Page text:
Alcohol Consumption While Boating is Common
Springtime will be upon us in Charleston very soon; and a record number of boaters will hit the water for good times, building great memories. Unfortunately, with boating, comes alcohol consumption, and inexperienced, irresponsible boat operators. Anyone who has the money can buy a boat. Every year in Charleston, especially at the beginning of the boating season, there are catastrophic injuries and deaths from boating accidents.
It is legal to drink alcohol while boating, but illegal to operate a boat while intoxicated. Inexperience alone on the water is dangerous; but when inexperience and alcohol are combined, the results can be catastrophic or fatal.
The typical scenario is that a boat owner will invite people out on a boat, and people will bring alcohol and food to contribute to the festivities. The weather is warm, sometimes hot. A combination of liquor drinks and beer is common. At the end of the day, it’s common for boats to stop for dinner at waterside restaurants and bars for a late afternoon or evening dinner, where additional alcohol is served. The opportunities for intoxication while boating are great.
Protect Yourself from Boat Accidents and Injuries by Knowing Your Captain
Do not get on the boat without knowing the experience and attitude of the captain. Many boat owners are extremely cautious and responsible, and have a great deal of respect for the dangers associated with boating. Others view their boat as a party platform, a place for drinking and partying, with minimal knowledge about local waters or boat safety concepts. Know your captain.
Seek Safety in Dangerous Situations
Do not be afraid to step off at the dock at the outset and refuse to embark on a boat trip if you do not feel comfortable with the captain. If you are on a boat where unsafe and reckless activity is occurring, do not hesitate to ask to be returned to shore; or hop aboard another boat with a safe captain if that is possible. If your captain is intoxicated, ask to be dropped off at the nearest dock. Simply call UBER or a friend for a ride home by land. A drunk captain operating recklessly can cost you and everyone in the boat your lives. Do not be shy. Protect yourself.
Navigation in Busy Waterways
Waterways in Charleston are becoming increasingly crowded with vessels of all sorts: motor yachts, sailboats, and small motor boats of all sorts share open waters such as Charleston harbor and small creeks and waterways such as the intracoastal waterways that run between popular destination points such as Morris Island, Capers Island, Dewees Island, and Shem Creek. In February and March of every year boat dealers sell new boats at boat shows to newcomers to the marine experience, transplants to Charleston from inland states. Some are responsible enough to take boating courses; but others simply buy a boat and head out with friends onto the water. So at any given time during the spring and summer, there is undoubtedly a mixture of experienced and trained, and inexperienced, untrained persons operating boats. Boat accidents in Charleston’s busy waterways are inevitable and common, unfortunately.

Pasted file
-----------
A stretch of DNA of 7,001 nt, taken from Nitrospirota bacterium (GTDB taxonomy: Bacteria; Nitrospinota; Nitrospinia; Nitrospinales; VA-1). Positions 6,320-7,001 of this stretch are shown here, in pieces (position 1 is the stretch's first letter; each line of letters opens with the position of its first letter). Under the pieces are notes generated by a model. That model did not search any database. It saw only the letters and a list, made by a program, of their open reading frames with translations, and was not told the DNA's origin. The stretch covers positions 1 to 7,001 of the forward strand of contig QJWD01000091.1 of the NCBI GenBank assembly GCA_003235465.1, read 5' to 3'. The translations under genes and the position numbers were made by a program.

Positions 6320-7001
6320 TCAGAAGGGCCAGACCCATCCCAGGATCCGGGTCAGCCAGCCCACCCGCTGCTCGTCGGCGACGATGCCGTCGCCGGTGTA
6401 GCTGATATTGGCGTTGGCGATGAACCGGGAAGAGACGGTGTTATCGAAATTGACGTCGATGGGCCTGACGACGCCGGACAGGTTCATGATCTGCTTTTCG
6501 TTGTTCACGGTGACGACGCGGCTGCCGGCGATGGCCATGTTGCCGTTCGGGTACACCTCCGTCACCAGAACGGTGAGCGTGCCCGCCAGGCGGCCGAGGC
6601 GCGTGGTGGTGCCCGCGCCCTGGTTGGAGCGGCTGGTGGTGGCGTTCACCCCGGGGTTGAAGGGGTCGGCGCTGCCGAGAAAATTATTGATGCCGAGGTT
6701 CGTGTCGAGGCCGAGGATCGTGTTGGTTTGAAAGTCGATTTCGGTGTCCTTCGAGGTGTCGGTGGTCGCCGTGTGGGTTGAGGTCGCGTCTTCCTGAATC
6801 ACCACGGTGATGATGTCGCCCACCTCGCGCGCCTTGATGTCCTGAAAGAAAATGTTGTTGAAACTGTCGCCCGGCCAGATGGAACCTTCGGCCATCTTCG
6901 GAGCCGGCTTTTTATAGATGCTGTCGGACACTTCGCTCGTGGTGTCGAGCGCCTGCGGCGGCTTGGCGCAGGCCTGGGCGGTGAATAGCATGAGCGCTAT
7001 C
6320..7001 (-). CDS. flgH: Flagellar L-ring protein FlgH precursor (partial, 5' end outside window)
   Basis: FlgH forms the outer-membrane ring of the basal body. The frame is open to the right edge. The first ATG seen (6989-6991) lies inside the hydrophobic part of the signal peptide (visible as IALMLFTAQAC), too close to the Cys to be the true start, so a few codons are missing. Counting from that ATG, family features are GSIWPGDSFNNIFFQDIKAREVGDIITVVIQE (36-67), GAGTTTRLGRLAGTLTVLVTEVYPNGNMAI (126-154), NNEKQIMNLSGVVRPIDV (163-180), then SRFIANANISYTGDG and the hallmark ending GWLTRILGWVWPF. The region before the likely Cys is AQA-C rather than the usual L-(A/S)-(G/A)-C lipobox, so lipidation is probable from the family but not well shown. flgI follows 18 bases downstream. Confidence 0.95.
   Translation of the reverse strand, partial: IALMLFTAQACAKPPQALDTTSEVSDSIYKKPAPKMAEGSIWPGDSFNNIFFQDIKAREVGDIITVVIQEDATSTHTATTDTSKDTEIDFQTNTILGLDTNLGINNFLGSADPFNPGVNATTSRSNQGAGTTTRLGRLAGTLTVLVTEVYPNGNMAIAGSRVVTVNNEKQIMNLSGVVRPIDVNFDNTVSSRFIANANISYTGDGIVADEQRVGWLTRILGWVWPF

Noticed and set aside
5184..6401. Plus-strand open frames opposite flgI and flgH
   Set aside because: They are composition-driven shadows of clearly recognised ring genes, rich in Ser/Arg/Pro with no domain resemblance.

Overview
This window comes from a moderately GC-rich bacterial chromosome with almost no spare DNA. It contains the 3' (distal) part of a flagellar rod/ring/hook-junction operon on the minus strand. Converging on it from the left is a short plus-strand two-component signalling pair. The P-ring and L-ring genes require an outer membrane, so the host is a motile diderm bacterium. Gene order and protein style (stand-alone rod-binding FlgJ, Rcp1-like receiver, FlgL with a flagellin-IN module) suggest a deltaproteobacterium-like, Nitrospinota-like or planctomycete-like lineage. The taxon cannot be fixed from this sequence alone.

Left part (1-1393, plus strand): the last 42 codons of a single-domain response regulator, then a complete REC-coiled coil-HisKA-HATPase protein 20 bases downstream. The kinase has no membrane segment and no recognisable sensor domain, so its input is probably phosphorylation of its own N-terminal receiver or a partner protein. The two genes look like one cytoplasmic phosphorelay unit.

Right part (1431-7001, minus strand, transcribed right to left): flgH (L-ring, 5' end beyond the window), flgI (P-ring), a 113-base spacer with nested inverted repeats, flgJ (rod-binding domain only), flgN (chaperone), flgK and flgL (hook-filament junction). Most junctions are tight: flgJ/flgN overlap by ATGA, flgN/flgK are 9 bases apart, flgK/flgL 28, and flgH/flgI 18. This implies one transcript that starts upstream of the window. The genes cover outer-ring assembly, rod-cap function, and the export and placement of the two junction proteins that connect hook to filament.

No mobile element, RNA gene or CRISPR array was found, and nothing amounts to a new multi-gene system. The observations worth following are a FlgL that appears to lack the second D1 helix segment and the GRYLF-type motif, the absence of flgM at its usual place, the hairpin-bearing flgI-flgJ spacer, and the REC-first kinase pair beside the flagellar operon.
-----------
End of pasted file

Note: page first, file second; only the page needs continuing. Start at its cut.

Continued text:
Dangerous Nighttime Navigation
Navigation during the day is dangerous enough when you combine inexperienced boaters, alcohol and congested waterways. Very often, boat trips don’t end during daylight; boaters navigate at night; and that can be especially risky, if not done properly. One of the biggest mistakes boat operators make at night is to rely on navigation devices for navigation. There are numerous instances of boats running into docks, channel markers, light towers, other boats and the land, where the boat operator attempts to navigate through a dark, waterway, while looking down at a GPS guided navigation device. Unfortunately, some of these accidents occur at high speeds, resulting in catastrophic injuries and death. There are some common sense ways to stay safe while operating a boat at night.
First, the speed of the boat should be kept to a very minimum, for obvious reasons; second, although it is helpful to have a GPS guided navigation screen for the boat operator to look at, it is crucial that the boat operator use at least a 2 million candle power spot light, so that during operation, the boat driver can detect the red and green channel markers ahead, to keep the boat properly in the channel and from the shore, sandbars, and other structures. Third, the boat driver should be sober, with no impairments of judgment. Fourth, the occupants in the boat, during the day and night, but especially at night, should be calm and relaxed, not causing distractions to the boat driver; and finally, the boat driver should enlist other people to assist and keep an eye out for unexpected objects in the water.
Under Admiralty Law, “Slight Negligence” is the Standard of Care
The Law of “Admiralty” governs accidents that occur while in boats on navigable waters. The boat captain owes guests on the vessel a duty to use ordinary care to prevent against present dangers, or impending dangers. The captain has to think ahead to see what might be coming; and that includes bad weather that might be approaching, putting passengers in harms way. If the captain is only slightly negligent for injuries or damages suffered, the law of admiralty says the captain of the vessel is liable. It comes very close to strict, absolute liability for a person’s injuries or damages. A person injured not only has a claim against the captain and the owner of the vessel, but also has an “in rem” action against the vessel itself.
If you are in a boating accident, call us; we are glad to advise and assist. We have a vast amount of experience with boat operation and navigation. Our firm understands the rules of the waterways and oceans. We are dedicated to protecting you and your loved ones when you have been injured in a boating accident.